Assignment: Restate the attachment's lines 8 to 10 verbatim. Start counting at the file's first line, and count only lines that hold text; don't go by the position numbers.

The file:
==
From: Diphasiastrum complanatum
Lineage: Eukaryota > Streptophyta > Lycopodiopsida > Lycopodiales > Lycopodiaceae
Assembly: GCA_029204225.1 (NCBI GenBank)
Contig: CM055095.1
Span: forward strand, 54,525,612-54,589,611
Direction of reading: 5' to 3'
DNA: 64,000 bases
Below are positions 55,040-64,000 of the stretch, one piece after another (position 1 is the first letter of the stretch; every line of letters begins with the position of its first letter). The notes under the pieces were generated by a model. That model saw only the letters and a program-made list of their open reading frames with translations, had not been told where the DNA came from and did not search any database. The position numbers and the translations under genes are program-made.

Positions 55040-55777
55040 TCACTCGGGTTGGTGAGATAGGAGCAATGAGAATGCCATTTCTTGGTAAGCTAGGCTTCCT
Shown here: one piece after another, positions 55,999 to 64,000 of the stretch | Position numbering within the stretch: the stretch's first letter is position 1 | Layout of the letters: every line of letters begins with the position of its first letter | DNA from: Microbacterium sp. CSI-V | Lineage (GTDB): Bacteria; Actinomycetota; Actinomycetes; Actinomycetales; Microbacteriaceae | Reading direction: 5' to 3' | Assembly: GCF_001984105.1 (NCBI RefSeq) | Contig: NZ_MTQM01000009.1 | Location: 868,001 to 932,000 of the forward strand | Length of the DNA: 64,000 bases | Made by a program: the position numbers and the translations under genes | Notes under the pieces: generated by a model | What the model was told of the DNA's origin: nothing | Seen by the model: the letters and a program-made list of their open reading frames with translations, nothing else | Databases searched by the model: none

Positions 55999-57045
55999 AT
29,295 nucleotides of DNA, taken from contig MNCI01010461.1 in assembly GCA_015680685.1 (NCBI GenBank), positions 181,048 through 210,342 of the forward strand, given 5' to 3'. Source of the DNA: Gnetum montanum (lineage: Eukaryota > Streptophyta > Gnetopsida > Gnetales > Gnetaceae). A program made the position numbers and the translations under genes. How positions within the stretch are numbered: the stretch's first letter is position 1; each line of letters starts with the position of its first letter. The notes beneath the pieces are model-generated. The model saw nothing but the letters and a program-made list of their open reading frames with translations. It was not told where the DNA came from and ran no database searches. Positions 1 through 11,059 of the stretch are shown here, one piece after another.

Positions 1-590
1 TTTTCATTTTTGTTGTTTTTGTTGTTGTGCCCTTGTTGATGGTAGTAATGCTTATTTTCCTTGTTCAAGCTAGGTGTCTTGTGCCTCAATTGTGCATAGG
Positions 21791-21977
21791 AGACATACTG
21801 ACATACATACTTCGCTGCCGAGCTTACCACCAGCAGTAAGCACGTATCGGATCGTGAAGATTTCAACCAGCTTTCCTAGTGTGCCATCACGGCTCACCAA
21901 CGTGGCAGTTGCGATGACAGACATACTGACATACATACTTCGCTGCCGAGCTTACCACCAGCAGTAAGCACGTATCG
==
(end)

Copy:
Below are positions 55,040-64,000 of the stretch, one piece after another (position 1 is the first letter of the stretch; every line of letters begins with the position of its first letter). The notes under the pieces were generated by a model. That model saw only the letters and a program-made list of their open reading frames with translations, had not been told where the DNA came from and did not search any database. The position numbers and the translations under genes are program-made.

Positions 55040-55777
55040 TCACTCGGGTTGGTGAGATAGGAGCAATGAGAATGCCATTTCTTGGTAAGCTAGGCTTCCT